The moment when I fully realized that I was actually walking from Bologna to Florence - 130 km on foot -, I was hiking up the steep slopes of Mount Adone, in the Bologna Apennines; I looked to the right and saw, down in the valley below, the Autostrada del Sole, the highway that connects the two cities. Reaching Florence from Bologna on the autostrada takes about an hour – on foot, it would take me six days. I was on my second day, the climb was strenuous, my right knee was hurting, but I was determined.
This was going to be my first long-distance trek: roughly 130 kilometers (81 miles) through the Apennine mountains, which form the natural border between the regions of Emilia Romagna and Tuscany, walking on trails alternating between magnificent forests and panoramic ridges with beautiful views over valleys and mountains. For me, a native of Bologna, it would also be a way to get to know more deeply, more slowly, the area near my home; don't we too often overlook places close to home without realizing how beautiful and special those places can be?
[Large meadows covered with colorful flowers are a common sight during Spring in the Apennines. Photo by Silvia Donati.]
The History Behind the 'Via degli Dei'
The walking route connecting Bologna with Florence is known as ‘Via degli Dei’ – the Path of Gods. Why the intriguing name? The man credited with devising the route grew up in the valleys and mountains south of Bologna (it would perhaps be more appropriate to say he ‘rediscovered’ the route - more on that later); the story goes that, as a child, riding in the car with his father, he kept seeing a road sign with the words “Via degli Dei”; he fantasized about this road, wondering where it would lead, intrigued by such a mysterious and poetic name. The young boy grew up, but never forgot about ‘la via degli dei’ and, towards the end of the 1980s, he convinced a group of friends to help him find the trails that, from the outskirts of Bologna, lead to the Futa Pass in Tuscany, passing by the road he traveled on as a child. The trails touch on mountains named after gods and goddesses: Monte Adone (Adonis), Monzuno (Mons Junonis), Monte Venere (Venus) and Monte Luario (Lua). Hence the name Via degli Dei given to the road, hence the name chosen for the trek.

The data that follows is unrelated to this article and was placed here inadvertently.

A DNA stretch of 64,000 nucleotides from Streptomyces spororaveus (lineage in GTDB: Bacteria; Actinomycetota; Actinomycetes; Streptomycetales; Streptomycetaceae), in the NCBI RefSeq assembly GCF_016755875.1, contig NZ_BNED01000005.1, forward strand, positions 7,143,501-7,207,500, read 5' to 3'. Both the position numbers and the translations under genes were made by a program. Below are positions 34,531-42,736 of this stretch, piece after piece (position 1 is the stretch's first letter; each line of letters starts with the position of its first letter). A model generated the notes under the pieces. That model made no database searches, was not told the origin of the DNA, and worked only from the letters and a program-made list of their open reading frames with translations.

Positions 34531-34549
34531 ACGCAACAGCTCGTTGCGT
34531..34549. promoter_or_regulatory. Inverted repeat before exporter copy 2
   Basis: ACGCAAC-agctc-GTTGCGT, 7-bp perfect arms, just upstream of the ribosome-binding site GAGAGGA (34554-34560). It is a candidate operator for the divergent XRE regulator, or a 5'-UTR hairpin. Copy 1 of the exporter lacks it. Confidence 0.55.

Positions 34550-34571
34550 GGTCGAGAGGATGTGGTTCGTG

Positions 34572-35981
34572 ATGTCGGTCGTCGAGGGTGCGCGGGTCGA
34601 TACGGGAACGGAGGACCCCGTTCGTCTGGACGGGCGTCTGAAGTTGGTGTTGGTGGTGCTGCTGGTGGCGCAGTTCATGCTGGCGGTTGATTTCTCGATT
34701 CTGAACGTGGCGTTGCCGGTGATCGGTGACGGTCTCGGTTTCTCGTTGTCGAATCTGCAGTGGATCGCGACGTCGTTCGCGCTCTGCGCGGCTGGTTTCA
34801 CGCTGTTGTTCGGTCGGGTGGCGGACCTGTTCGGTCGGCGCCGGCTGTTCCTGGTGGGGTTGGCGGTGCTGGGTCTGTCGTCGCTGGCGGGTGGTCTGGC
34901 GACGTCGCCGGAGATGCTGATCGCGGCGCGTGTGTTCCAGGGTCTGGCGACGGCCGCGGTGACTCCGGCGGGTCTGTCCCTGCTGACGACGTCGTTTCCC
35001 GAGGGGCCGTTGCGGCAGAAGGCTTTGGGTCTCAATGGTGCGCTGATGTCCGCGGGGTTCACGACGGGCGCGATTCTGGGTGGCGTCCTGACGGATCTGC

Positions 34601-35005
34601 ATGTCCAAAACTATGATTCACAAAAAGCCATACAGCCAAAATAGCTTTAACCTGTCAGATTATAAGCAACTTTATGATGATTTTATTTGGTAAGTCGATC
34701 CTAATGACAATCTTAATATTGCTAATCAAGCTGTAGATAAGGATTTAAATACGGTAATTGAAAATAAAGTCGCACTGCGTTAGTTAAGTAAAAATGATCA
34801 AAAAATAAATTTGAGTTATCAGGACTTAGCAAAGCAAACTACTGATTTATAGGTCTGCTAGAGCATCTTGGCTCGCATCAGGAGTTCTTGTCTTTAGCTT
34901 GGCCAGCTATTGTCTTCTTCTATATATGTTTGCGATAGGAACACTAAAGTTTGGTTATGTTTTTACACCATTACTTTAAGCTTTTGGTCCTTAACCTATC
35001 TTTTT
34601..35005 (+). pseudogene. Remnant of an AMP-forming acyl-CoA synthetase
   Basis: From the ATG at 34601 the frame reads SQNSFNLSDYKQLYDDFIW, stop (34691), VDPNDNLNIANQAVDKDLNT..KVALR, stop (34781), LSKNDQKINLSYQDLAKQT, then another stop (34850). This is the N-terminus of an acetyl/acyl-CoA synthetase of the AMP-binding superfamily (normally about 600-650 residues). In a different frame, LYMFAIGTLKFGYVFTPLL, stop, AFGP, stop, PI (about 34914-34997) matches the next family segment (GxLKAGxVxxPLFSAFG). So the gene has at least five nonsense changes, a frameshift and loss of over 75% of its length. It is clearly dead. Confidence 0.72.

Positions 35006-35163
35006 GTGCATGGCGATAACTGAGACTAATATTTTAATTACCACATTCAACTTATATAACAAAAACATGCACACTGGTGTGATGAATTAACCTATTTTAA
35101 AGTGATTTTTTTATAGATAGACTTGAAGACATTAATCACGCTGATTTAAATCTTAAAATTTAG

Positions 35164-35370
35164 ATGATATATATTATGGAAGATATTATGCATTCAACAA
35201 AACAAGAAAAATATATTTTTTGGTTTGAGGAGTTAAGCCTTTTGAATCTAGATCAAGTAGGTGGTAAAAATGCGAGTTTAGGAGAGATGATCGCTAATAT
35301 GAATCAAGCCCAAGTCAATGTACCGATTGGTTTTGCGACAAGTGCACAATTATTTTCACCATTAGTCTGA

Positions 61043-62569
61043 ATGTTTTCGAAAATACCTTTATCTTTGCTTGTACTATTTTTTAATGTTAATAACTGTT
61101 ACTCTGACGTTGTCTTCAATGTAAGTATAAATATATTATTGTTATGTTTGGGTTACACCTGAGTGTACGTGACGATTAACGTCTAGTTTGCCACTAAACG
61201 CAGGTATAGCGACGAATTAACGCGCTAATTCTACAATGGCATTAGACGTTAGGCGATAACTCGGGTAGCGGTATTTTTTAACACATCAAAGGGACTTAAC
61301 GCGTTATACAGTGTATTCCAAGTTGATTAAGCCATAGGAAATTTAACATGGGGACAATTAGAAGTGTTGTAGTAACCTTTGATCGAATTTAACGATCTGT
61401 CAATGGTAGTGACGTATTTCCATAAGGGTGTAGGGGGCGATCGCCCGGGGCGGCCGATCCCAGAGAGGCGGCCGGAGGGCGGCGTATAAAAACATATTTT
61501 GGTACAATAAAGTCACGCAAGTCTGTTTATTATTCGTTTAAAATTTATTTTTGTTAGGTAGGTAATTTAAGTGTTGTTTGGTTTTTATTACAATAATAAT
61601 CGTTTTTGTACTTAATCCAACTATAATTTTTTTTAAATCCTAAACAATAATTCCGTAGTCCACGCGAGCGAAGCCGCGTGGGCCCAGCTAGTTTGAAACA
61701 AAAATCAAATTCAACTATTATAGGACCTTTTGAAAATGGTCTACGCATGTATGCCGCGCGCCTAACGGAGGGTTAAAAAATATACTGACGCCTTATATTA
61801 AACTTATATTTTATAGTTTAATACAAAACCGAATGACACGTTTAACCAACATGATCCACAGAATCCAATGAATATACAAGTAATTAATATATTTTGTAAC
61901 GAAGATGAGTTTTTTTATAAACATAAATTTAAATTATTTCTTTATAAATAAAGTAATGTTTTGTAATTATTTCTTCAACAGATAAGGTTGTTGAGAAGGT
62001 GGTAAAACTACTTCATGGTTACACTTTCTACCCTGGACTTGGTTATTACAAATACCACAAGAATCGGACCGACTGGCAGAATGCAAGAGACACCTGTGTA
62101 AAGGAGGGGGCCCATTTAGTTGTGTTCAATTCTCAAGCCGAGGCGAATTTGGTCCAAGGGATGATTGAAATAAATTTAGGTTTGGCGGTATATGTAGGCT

[The signs for the Via degli Dei are marked V.D. and feature two yellow balls. Photo by Silvia Donati.]
I have written that using the word ‘rediscover’ would be more appropriate because in reality the Via degli Dei is a very ancient path, traveled on foot since Roman, and possibly even Etruscan, times. In fact, the central stretch of the Via degli Dei coincides with the Roman road Flaminia militare, built in 187 BC to connect the important colony of Bononia (Bologna) with Arretium (Arezzo) in Tuscany. While the Flaminia Militare lost its military importance during the Middle Ages, and as a consequence was progressively covered with vegetation, it continued to be used, as a trail, by the numerous pilgrims and wayfarers, traders and bandits, who needed to make the crossing through the Apennines. In recent times, parts of the Flaminia Militare were patiently dug out, during the course of 20 years, by two local volunteers. It is quite a thrill when you suddenly find yourself deep in the woods walking on Roman ‘basolato’ (the type of road paving used by the ancient Romans), thinking that you are walking on the same trail our ancestors walked on 2,000 years ago.
[The Flaminia Militare, a Roman road dating to 187 BC, coincides in part with the Via degli Dei. Photo by Silvia Donati.]
The 'Via degli Dei' Itinerary
La Via degli Dei begins in Bologna’s main square, Piazza Maggiore , and ends in Florence’s world-famous Piazza della Singnoria, touching on many natural and historical points of interest.